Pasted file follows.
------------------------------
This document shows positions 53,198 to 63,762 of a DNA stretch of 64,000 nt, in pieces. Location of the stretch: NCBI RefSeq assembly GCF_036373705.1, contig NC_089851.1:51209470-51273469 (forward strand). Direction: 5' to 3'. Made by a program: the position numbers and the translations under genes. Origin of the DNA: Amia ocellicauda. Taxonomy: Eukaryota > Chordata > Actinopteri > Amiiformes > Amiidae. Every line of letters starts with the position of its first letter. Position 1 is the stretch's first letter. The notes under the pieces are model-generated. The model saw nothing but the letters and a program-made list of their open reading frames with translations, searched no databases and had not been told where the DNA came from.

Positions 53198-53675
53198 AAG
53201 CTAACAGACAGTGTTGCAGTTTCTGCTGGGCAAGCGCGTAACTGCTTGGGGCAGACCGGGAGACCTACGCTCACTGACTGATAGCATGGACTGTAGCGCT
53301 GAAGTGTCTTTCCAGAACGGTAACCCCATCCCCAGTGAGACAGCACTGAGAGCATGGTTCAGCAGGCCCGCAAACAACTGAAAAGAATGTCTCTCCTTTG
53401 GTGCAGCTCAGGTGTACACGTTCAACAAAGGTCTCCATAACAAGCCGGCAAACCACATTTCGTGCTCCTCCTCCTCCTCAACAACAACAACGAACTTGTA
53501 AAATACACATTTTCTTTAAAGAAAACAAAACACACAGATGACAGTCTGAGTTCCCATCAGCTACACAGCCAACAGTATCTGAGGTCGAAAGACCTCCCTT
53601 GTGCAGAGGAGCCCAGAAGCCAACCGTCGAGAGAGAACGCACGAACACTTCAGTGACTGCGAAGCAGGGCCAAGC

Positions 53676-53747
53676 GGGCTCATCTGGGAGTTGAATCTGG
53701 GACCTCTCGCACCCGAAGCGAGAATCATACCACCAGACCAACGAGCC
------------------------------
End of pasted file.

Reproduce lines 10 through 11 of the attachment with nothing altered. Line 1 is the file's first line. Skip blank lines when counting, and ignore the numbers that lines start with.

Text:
53676 GGGCTCATCTGGGAGTTGAATCTGG
53701 GACCTCTCGCACCCGAAGCGAGAATCATACCACCAGACCAACGAGCC